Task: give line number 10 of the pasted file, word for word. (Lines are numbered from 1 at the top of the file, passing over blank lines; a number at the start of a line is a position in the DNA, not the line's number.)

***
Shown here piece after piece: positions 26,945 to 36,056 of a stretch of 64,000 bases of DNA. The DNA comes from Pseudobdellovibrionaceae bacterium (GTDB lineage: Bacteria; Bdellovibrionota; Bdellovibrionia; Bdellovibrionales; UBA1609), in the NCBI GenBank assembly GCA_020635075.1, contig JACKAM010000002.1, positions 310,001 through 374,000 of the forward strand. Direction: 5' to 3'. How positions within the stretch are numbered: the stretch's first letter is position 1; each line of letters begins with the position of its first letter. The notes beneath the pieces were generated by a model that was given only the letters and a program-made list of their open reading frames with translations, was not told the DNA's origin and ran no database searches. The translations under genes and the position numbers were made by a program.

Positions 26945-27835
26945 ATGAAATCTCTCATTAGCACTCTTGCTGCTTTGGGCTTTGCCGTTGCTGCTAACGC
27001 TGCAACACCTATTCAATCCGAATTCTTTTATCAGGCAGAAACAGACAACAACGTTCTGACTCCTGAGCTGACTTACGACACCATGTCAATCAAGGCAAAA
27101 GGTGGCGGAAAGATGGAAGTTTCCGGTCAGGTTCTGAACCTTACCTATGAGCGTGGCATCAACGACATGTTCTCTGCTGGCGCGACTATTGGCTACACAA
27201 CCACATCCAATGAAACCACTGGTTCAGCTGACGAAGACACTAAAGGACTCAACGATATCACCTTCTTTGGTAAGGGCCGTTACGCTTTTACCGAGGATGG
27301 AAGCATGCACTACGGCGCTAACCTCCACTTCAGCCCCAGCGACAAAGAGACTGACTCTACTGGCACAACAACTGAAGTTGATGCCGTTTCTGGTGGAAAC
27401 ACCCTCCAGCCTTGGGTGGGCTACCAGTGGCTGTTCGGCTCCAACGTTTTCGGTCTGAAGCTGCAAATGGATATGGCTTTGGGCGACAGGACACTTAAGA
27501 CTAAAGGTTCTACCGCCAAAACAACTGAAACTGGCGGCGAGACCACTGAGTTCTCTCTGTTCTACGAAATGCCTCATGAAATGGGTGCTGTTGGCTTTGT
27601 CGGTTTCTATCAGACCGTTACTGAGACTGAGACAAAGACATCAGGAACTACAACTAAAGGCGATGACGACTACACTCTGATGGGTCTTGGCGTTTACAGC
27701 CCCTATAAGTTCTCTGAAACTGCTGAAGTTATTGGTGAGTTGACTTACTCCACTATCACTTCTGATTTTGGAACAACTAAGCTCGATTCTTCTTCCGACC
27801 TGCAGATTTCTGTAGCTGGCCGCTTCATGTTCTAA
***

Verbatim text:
27601 CGGTTTCTATCAGACCGTTACTGAGACTGAGACAAAGACATCAGGAACTACAACTAAAGGCGATGACGACTACACTCTGATGGGTCTTGGCGTTTACAGC